If the CDU and Merkel do not establish a functioning coalition, Steinmeier can call for a vote in parliament for a new Chancellor to be elected. While it is likely Merkel would secure enough votes to remain Chancellor, she would then be facing one of two possibilities. Firstly, the CDU could form a minority government with a smaller party. This would mean for every new vote on any topic, the CDU must find supporters among the opposition to prop up their legislative agenda. A perverse game of political postulating would likely ensue as the greater bargaining power of the opposition meets the compromising and calculating ruling parties. Merkel is opposed to this alternative because of the “political uncertainty” that would ensue with ever-changing voting blocs. If Merkel and the CDU refuse to take this measure, then Steinmeier can move to motion new elections; although the national parties would have to react quickly to the prospect of a snap election. Neither scenario play out particularly well when attempting to hold up Germany’s image as politically stable nation.
A deeply rooted problem
It remains unclear what this instability means for Merkel, her party, or the wider political landscape. While some say this was Merkel’s own fault and her decision to open the borders to refugees in 2015 is finally catching up on her, others say this situation will only make her stronger as she knows how to manage internal conflict and rally support around her.
The more interesting aspect, however, is how Germany came to be in this situation. Merkel has indeed steered Germany through many crises in her tenure, keeping the nation afloat. She has presided over economic stability and burgeoning wealth; presenting Germany as an exemplary model of exporting and innovative success to the outside world. Yet, even Merkel has trouble masking the ongoing domestic struggles that the country faces. Germany has an ageing population that is steadily resulting in unequal and altered demographics, with politicians sclerotic in reacting to their changing electoral base. Retirement payments have been constantly shrinking and Germany faces the crisis of finding adequate carers. Gaps in the labour market are systemic problems caused by a low minimum wage, keeping those on such a salary barely above subsistence level. Germany’s political elite are in bed with the automobile lobbyists and are continually overturn environmental standards for the benefit of big manufacturers. Even the refugee crisis has failed to prevent politicians blaming refugees and asylum seekers for such domestic problems. The truth of the matter is that current German parties have no real identity.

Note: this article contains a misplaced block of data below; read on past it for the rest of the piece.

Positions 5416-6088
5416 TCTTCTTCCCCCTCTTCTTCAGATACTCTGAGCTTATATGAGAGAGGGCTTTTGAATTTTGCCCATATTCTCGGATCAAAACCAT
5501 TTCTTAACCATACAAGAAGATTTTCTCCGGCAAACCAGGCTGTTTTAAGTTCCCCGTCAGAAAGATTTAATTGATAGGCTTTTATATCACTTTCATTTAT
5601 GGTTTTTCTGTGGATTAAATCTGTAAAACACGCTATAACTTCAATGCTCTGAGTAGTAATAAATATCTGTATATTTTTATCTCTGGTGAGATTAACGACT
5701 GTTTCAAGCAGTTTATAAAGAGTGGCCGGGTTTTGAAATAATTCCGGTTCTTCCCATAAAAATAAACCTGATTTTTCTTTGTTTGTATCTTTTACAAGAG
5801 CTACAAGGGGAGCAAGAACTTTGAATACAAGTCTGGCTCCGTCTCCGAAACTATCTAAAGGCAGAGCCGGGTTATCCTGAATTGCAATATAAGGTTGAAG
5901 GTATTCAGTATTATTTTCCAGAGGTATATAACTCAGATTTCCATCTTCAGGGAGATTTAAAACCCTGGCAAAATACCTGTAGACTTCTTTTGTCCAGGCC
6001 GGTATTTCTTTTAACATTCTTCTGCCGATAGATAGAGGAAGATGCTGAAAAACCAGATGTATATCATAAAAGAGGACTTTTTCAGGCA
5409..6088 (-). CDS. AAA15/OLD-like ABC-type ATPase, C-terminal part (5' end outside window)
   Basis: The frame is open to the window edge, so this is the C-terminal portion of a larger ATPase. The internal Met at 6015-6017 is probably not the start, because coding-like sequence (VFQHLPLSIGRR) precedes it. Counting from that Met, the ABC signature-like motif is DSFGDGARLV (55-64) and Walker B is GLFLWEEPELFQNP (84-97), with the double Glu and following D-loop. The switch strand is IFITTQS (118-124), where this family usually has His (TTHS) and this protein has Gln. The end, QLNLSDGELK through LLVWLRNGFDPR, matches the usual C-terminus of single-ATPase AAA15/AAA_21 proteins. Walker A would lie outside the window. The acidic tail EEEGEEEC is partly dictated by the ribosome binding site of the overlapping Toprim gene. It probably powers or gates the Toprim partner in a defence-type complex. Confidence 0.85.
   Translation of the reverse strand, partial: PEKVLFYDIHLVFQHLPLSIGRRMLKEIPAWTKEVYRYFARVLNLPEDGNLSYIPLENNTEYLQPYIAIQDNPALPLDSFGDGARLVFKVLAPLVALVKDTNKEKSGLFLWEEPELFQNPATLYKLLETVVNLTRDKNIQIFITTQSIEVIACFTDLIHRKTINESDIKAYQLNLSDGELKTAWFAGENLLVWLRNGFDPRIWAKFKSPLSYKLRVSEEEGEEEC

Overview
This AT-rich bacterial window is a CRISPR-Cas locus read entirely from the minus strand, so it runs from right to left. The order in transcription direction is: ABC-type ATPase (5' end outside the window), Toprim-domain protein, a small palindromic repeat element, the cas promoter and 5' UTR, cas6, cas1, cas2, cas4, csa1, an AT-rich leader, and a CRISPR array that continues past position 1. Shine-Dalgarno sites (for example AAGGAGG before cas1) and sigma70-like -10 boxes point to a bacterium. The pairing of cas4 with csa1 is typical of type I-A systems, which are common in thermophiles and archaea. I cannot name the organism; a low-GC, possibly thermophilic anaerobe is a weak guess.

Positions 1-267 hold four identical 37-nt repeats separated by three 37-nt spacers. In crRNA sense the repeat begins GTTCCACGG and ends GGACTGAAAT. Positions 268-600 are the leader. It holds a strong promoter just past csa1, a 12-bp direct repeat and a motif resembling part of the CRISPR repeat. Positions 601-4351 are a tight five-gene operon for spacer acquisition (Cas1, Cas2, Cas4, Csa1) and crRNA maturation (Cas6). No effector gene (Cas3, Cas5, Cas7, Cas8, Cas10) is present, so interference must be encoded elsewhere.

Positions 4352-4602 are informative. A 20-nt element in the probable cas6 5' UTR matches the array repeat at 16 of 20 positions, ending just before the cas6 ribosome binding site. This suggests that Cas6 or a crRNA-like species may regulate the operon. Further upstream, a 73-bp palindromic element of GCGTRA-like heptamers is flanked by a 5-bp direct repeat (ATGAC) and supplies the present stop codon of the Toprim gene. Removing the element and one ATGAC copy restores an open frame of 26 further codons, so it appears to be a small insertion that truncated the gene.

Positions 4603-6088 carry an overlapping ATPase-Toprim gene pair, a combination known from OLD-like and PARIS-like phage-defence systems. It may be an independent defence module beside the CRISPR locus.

Although marginally distinct on paper, the two biggest parties, the CDU and SPD, are now so close in their political standing that it is hard to define what they truly advocate for. The CDU, once the most conservative party, priding itself on being the answer to the right-wing, now has a chancellor keeping borders open for refugees against her party’s will. The rise of the nationalist party (AFD) is just another symptom of this problem. The haphazard response of German parties trying to align themselves further right on the political scale attests to their inability to solidify their political standing. Instead of listening to the concerns of the people who voted for a protest party like the AFD, German politicians keep pointing fingers. The SPD was, in its early years after the second world war, a proud advocate for workers’ rights. The party did not react strongly to the CDU’s lowering of the rent and subsistence wage, and fully avoided responding to the shrinking of the care sector.
Although marginally distinct on paper, the two biggest parties, the CDU and SPD, are now so close in their political standing that it is hard to define what they truly advocate for.
German parties have little backbone in the 21st century - there is no real political discourse and the German populace are oblivious to what is happening. Furthermore, a party like “The Left” is constantly being marginalized as being too extreme, simply because they fervently try to pursue their goals and are not willing to compromise at all costs in the way other parties have done.
Finding the positive in instability
While the usually lackadaisical population - so accustomed to the establishment - is now panicking, this writer believes this situation is inspiring. Something is finally happening. After years and years of stability and maintaining the status quo, this “crisis” gives us the opportunity to overthrow the old elite and make a change.
A minority government or secondary election will force the political parties to redefine themselves. This is the first step toward disentangling the establishment and the career politicians that have been dominating their own parties for years without leaving scope for change. They will instead be forced to concede to new ideals and an altered political landscape. The ageing politicians, illiterate in face of disruptive technologies and the advent of the Internet of Things and Big Data, are becoming obsolete in a world rapidly changing under fingers, clueless to a fault.
While the SPD has recently opened themselves to talks with the CDU about another “Great Coalition”, in my opinion, they should stand by their statement after the elections, excluding the possibility of another flawed coalition with the CDU. Germany has a stagnation problem after years and years of consensus politics. We have killed the political discourse and the debate; we have killed the way politics should be conducted. By cutting corners, engaging in postulation, concessions and making secret deals behind closed doors and unanimously agreeing on measures, we lose the benefits of disagreeing. We lose having different opinions and working together to find common ground to make equitable change. For this to happen, however, the parties need to have different opinions, they must have different political profiles. Why would a nation continue to progress with proportional representation if we do not actually use it for its intended purpose? TMM
Edited 21-01-2018 23:12 GMT for Features. This article originally appeared in our Columns section.